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Godly insomnia

Sleeplessness is a terrible affliction. Tiredness seeps into our bones and our capacity drops along with our joy. For some, it cannot be eradicated; it is a lasting affliction similar to the Apostle Paul’s thorn in the flesh of 2 Cor 12 used by God to display his power in our weakness. For others, however it can be cured when the cause is identified and fixed. But what if the cause springs from our devotion to the LORD?

That is what we find in Ps 4 (our passage for this coming Sunday). King David is in need of relief from his distress (v1) which is causing sleeplessness (v8). The problem is that David’s distress comes from his love of God; it is a distress of devotion. v2 explains how this can be so: just as in our day, many around David ignore the God of the Bible and prefer false gods (v2), and such is David’s love of the one true God of the Bible, that it causes him a deep distress. Rather like Paul in Athens who is provoked in his spirit when he sees the idolatry around him (Acts 17:16), David’s love for God is so deep that he cannot sleep easily whilst others don’t share in that love. We may know the same feeling.

The rest of the Psalm gives two responses which seem to come from within people who – at least call themselves – believers. The first is the true response of the cynic, the second of the Christian.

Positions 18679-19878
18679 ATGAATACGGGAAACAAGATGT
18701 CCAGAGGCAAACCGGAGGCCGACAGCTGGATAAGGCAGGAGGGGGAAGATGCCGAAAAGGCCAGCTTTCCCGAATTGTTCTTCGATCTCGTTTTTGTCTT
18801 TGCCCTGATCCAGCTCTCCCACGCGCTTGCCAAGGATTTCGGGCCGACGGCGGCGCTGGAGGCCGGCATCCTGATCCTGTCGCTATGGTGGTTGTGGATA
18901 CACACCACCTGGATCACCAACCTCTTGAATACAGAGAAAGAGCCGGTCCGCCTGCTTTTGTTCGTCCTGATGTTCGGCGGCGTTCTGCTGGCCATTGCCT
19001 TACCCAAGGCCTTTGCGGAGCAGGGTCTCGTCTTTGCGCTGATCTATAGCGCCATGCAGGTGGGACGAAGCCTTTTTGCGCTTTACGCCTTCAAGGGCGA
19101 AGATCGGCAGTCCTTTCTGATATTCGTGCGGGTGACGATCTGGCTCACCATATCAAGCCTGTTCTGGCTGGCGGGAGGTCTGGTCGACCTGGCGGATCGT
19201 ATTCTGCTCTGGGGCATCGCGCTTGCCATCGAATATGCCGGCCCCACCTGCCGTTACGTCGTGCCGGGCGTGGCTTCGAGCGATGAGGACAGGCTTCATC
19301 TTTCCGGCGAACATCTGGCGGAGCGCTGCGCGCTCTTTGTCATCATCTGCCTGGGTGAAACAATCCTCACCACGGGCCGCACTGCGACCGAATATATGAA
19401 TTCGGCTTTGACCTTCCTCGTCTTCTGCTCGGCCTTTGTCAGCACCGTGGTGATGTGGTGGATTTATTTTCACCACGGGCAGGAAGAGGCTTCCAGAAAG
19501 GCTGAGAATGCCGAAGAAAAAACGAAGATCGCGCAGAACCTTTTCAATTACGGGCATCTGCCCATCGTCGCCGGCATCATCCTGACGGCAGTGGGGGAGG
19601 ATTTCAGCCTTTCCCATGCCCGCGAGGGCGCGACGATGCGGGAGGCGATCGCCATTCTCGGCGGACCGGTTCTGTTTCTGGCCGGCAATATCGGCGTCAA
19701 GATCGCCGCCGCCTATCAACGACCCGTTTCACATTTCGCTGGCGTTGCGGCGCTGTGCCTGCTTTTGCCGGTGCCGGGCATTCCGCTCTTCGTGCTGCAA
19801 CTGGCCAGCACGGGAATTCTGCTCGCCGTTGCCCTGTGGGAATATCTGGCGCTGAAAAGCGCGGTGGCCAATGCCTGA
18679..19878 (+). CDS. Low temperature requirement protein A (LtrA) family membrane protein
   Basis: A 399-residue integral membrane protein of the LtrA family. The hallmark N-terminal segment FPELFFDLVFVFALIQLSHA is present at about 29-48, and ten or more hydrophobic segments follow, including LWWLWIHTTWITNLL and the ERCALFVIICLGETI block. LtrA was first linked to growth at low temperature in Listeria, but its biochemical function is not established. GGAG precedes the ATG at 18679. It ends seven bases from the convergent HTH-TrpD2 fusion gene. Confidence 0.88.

The Cynic

The cynic doesn’t believe that God will act; if he were going to act surely he would have done so already. How else are the men of v2 getting away with their rejection of God? Therefore, the first thing the cynic does is to take revenge themselves (hence David’s advice to them in vv4-5). They don’t “trust in the LORD” (v5); by inference they trust in themselves. This is so tempting for us when our beloved Saviour and gospel are under attack in the public square and amongst our friends, family and colleagues. It can be tempting to lash out in anger, but to do so is to follow the cynic who doesn’t trust the LORD to act in his good timing. It is no surprise to see that such cynicism bleeds into a lack of belief in God’s fundamental goodness towards believers (v6a).

The response of the cynic here is a salutary reminder that the godly distress David felt in v1 that so many are rejecting our LORD, can lead to a spiritually bankrupt cynicism. We must remain wary of that.

The Christian

Instead, we would do well to follow David’s personal response (vv6b-7). In contrast to the cynic’s rejection of God, he turns to God afresh: “Let the light of your face shine upon us O Lord.” And the result? v7: “You have filled my heart with greater joy than when their grain and wine abound.” As he lies in bed and revels in God’s character again, he is brought more joy than that brought by a good meal with some good vino to his enemies. Surprisingly, the answer to David’s prayer (v1) for relief is found in returning again to the One who is the cause of his distress. As he focusses on who the LORD is again, and how his personal safety is to be found solely and supremely in HIM, so his eyelids drop, and the sleeplessness flees. It turns out that godly insomnia can be cured, by looking again to the one who caused it.

 

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